New answers tagged

3

There are applications where it's appropriate or even expected to have a large number of user preferences / settings; and there are audiences who enjoy having those settings to twiddle. The history of this particular case strongly suggests that yours is not one of those: one-off configurations that came up as different clients requested new features. ...


4

There are several complementary approaches... ...to reducing complexity. Effective design often relies on an appropriate mix of multiple approaches tailored to your user base. For example, Eclipse users (in another answer here) tend to be professional/expert users who understand how to navigate complexity and may want a lot of control. Google Chrome ...


1

I really like what Eclipse does with the massive number of settings they support. Provide a tree view where settings are grouped logically, not just in groups but in an entire tree hierarchy, and (critically) provide a "quick search" way to filter down to the setting you care about. IntelliJ takes it a step further and actually highlights the matching ...


0

Awesome answers so far. Reduce the number of settings, observe users to see what they need. Provide options in context. If you need to split them into categories, you should really do a card-sort test. That will show you how users think of and cluster the settings in their own minds. From there you can create categories that make sense to your users.


1

Flippant answer: Have less options. Less flippant answer: See if you can reduce the number of options and settings by looking for common patterns of use. Why do you have all of those options, and what do they pertain to? Usually the inclusion of each option is because the answer to a question wasn't known, and so the work of answering it is dumped back on ...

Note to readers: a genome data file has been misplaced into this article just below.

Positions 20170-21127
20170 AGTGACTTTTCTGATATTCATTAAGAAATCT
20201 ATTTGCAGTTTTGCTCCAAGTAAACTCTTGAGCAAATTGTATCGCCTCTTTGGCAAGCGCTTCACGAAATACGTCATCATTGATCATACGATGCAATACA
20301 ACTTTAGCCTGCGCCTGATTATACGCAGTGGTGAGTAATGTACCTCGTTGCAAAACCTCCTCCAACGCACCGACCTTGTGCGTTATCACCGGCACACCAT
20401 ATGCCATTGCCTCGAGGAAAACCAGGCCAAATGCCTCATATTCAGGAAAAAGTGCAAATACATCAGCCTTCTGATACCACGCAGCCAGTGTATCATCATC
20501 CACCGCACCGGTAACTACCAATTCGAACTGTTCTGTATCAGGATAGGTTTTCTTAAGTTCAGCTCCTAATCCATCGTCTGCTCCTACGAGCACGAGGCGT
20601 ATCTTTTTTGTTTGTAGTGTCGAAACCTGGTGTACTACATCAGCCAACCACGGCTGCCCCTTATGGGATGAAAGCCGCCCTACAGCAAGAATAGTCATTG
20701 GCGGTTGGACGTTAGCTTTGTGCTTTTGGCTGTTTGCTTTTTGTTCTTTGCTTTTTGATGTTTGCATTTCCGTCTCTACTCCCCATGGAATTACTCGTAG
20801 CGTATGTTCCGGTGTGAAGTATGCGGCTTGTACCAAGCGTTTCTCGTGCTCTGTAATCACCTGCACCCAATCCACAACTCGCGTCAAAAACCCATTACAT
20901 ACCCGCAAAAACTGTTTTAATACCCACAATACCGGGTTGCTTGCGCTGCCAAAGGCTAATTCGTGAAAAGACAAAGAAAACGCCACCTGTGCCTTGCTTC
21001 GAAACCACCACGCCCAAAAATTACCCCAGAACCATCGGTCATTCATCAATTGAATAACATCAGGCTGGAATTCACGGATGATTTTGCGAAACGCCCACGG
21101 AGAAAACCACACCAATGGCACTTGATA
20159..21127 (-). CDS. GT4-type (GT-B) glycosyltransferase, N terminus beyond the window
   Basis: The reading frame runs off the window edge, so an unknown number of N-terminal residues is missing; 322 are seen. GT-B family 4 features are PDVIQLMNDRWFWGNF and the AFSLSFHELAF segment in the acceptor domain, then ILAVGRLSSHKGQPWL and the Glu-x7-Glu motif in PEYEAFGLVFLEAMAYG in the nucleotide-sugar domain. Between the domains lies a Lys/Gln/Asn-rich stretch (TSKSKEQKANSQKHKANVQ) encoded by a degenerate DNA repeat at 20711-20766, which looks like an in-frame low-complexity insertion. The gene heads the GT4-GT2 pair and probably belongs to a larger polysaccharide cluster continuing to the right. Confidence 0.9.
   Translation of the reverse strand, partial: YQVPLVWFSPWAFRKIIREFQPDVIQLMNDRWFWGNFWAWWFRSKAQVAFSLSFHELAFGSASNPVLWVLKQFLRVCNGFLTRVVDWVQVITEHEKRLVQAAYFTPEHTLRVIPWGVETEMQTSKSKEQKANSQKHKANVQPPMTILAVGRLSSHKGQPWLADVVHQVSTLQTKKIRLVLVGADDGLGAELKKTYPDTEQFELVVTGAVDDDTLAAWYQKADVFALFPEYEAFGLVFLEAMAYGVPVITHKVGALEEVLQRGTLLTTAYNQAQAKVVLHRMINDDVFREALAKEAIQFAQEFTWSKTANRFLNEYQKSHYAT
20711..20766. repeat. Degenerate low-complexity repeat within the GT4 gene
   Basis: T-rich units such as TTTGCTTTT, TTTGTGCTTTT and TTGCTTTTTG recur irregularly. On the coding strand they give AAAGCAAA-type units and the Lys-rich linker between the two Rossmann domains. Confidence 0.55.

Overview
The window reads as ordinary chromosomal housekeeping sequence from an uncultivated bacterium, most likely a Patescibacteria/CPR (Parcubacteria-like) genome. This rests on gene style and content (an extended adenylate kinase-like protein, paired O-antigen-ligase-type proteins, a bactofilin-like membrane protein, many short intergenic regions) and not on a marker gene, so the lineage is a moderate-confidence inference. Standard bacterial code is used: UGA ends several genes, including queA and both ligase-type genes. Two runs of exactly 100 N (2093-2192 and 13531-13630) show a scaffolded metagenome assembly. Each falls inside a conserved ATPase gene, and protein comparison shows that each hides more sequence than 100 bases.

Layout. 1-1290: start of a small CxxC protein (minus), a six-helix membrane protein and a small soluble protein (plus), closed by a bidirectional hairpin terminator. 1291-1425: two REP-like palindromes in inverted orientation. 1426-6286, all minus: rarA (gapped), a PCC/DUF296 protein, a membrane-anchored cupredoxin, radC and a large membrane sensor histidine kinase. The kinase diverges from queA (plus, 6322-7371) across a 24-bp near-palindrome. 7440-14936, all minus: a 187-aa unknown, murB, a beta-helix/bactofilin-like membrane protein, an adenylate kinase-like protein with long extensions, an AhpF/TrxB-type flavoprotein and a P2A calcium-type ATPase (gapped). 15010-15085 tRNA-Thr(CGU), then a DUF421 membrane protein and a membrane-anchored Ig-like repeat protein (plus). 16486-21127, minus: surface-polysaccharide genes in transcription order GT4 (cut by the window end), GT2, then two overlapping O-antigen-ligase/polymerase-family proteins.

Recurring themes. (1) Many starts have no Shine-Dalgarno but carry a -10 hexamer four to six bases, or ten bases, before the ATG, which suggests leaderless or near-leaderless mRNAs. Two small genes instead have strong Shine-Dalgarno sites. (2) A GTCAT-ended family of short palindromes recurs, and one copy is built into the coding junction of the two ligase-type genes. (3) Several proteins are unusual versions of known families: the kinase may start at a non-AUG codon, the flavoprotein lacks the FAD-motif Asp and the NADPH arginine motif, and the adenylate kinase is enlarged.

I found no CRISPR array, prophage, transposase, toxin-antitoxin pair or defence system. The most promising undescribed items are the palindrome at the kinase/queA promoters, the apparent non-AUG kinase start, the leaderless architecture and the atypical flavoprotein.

1

You should implement some type of description for the settings, and have a search function that searches the name of the function, its description, and some common words used to describe the settings. On Stack Exchanges, those common words are called tags. Whether you use a list, a hierarchical structure, or a tab based structure, the search ability will ...


5

Remove settings. Period. Ideally, your application has zero settings. Users hate settings, and they take their time away from the core task they are performing. For example, in a drawing app, ideally the user would spend 100% of their time drawing. The way you remove settings is to make design decisions. If your app has an unmanageable amount of settings, ...


2

Group the settings with tabs Taking the image from my recent question, shows some options on how to group the settings using tabs. Option 1 isn't a good solution and is essentially the problem you (and me) began with. Options 2 and 3 are what you should aim for. I believe option 3 is visually the ideal solution but the logical grouping of the settings ...


2

One possible solution is to try and provide those setting or options within the context of where it is relevant to the user, especially if it is likely to be adjusted or changed while the user is using the application (that way they don't have to keep going back to the settings page). Alternatively this can also be a link that is presented as a hint or ...


2

Your second option is the best. Follow what WooCommerce do, they have one of the largest sets of options of any plugin, and they group them logically, not caring if one tab just has one option: Tab contents for usability need to be grouped logically. The label at the top needs to be able to succinctly describe what will be laid out in that tab. From ...


2

Here is an option i think will be great (experimental): Divide all the controls in two groups, common and rare use. Show only the common controls on one page, and add at the bottom an input field that will will ask the user if he needs something else. The user will enter a search query in a natural language: "I want to change the permissions for guest ...


0

The best solution I have seen so far is made by Intuit with their Online TurboTax product. The complexity of the domain is enormous, the price of a mistake is colossal. They've split the whole domain into groups of simple questions. By answering these questions users navigate their way in their tax report. If something is irrelevant to their particular case, ...


1

You ask the most 'intuitive' way ... I think it is when user is able to 'know' at all times where he/she is while updating the settings. With hundreds of settings organized in groups, its easy to 'forget' what was changed and what was not during the course of huge update. A summary of log changes in the side bar (right side for ex: as shown in pic) would be ...



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